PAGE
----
"Weapons of Mass Deception"


US Paid $1m for 'Useless Intelligence' from Chalabi

by Andrew Buncombe in Washington

Information from Iraqi defectors made available by Ahmed Chalabi and the Iraqi National Congress before the US invasion was of little or no use, a Pentagon intelligence review shows.

The Defense Intelligence Agency (DIA) said defectors introduced to US intelligence agents by the organization invented or exaggerated their claims to have personal knowledge of the regime and its alleged weapons of mass destruction. The US paid more than $1m for such information.

In 1998, Congress provided $97m to the Iraqi National Congress (INC), the London-based group that claimed to be an umbrella organization for Iraqi interests. Its chairman, Mr Chalabi, is president of Iraq's Governing Council.

The defectors were interviewed before the war in various European capitals and the Kurdish-controlled city of Arbil in northern Iraq. Defectors were also made available to newspapers and magazines which reported stories about the cruelty of Saddam's regime and his efforts to develop nuclear weapons.

But the DIA review, mentioned in a leaked letter to Stephen Cambone, the under secretary of Defense for intelligence, makes clear that no more than a third of the information was potentially useful, and efforts to explore even these leads were generally unproductive.

Opinion about the INC in the Bush administration was already divided. The Pentagon and those pushing for war against Iraq were quick to cite the information it provided and to promote the cause of Mr Chalabi, but the CIA and the State Department were much more cautious about the organization's reliability.

"The [INC's] intelligence isn't reliable at all," Vincent Cannistraro, a former senior CIA official and counter-terrorism expert, said before the war. "Much of it is propaganda. Much of it is telling the Defense Department what they want to hear. And much of it is used to support Chalabi's own presidential ambitions. They make no distinction between intelligence and propaganda, using alleged informants and defectors who say what Chalabi wants them to say, [creating] cooked information that goes right into presidential and vice-presidential speeches."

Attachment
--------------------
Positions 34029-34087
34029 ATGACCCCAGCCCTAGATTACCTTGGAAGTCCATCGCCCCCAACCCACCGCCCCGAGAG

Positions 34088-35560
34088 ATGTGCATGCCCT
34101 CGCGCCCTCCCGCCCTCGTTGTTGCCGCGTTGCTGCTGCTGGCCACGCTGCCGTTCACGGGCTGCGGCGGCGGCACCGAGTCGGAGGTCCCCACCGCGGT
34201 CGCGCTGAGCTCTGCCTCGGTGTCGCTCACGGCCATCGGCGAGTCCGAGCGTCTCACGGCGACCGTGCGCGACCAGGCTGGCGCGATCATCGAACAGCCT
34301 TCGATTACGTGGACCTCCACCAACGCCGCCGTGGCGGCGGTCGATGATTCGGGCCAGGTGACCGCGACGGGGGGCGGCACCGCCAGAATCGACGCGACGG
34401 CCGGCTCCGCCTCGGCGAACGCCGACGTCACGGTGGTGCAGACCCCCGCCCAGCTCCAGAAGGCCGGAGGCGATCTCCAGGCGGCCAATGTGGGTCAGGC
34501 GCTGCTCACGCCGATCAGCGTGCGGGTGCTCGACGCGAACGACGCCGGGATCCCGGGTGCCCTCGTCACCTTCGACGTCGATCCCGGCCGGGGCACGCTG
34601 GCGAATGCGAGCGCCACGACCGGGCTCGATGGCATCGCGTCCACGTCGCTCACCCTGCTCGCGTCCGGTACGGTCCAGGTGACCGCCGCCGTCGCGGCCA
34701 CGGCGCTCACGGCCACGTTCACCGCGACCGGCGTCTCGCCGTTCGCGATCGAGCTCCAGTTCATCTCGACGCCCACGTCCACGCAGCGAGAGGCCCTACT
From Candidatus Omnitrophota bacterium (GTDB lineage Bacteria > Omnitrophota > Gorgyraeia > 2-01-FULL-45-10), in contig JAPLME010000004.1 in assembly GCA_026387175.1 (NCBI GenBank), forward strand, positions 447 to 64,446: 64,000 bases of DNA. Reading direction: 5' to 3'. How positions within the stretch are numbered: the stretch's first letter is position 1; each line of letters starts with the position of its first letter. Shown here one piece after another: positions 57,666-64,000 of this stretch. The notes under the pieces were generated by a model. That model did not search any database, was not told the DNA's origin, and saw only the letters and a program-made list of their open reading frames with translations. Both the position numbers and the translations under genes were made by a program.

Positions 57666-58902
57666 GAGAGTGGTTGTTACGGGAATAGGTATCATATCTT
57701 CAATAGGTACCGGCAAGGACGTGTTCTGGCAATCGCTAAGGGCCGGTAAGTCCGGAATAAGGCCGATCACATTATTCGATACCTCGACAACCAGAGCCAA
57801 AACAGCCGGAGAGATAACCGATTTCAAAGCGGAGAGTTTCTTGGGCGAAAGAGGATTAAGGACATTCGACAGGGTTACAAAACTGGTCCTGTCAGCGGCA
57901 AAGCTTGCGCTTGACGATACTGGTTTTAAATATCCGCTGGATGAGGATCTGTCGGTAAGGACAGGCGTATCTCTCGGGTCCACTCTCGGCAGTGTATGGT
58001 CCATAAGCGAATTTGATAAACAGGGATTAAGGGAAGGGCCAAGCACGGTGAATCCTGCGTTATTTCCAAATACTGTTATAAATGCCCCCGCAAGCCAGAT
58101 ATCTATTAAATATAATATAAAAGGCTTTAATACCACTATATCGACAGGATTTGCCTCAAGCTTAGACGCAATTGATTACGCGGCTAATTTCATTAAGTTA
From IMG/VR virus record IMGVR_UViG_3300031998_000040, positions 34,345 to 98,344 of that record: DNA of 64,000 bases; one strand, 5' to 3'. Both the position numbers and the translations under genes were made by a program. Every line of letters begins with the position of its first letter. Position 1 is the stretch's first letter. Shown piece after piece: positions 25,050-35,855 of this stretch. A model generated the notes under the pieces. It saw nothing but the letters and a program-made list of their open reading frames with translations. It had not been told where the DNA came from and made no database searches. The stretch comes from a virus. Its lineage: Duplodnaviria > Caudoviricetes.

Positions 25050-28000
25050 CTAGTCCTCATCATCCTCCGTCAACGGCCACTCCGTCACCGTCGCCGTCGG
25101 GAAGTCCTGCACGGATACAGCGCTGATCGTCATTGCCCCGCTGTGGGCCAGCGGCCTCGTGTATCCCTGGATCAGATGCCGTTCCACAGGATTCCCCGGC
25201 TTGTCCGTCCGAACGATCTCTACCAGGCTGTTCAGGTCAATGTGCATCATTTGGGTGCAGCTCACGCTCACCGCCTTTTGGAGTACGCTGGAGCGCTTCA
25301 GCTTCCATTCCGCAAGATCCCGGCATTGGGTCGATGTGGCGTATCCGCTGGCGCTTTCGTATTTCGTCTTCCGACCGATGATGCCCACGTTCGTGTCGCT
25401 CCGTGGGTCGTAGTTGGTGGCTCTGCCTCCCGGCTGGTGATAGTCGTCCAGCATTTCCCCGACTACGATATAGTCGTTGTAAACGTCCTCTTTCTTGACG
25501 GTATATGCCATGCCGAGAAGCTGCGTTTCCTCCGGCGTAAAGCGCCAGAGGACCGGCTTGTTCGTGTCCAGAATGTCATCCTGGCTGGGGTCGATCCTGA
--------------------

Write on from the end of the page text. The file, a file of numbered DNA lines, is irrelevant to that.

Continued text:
Information provided by Mr Chalabi was used extensively by the administration and US journalists. Sources said The New York Times reporter Judith Miller relied on the INC for many of her stories about Iraq's alleged weapons of mass destruction. Most of the claims in those stories have since proved unfounded but in an e-mail to a colleague she wrote: "I've been covering Chalabi for about 10 years, and have done most of the stories about him for our paper. He has provided most of the front-page exclusives on WMD to our paper."

A DIA spokesman, Ken Gerhart, said yesterday he "would not comment on classified information". Mr Cambone was unavailable for comment.

The INC angrily dismissed the suggestion that its information was of no use. A spokesman, Ahmed al-Chalabi (no relation) said: "That is bullshit. That means there was nothing of use from any of the Iraqi groups because we are an umbrella organization made up of seven or more groups. Any of the information going to the US was not just from Ahmed Chalabi."

The congressional intelligence committee concluded in a recent report that the CIA's information about Iraqi weapons was "outdated, circumstantial and fragmentary".

• The White House has denied that President George Bush's leading political adviser, Karl Rove, was behind a leak of secret information apparently aimed at discrediting a vocal critic of pre-war intelligence on Iraq, and has rebuffed Democratic calls for an investigation by a special counsel.

The controversy is pinned on the public disclosure that Valerie Plame, the wife of the former US ambassador Joseph Wilson, was an undercover CIA operative specialising in weapons of mass destruction.

© 2003 Independent Digital (UK) Ltd

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Milton Frihetsson, 04:47


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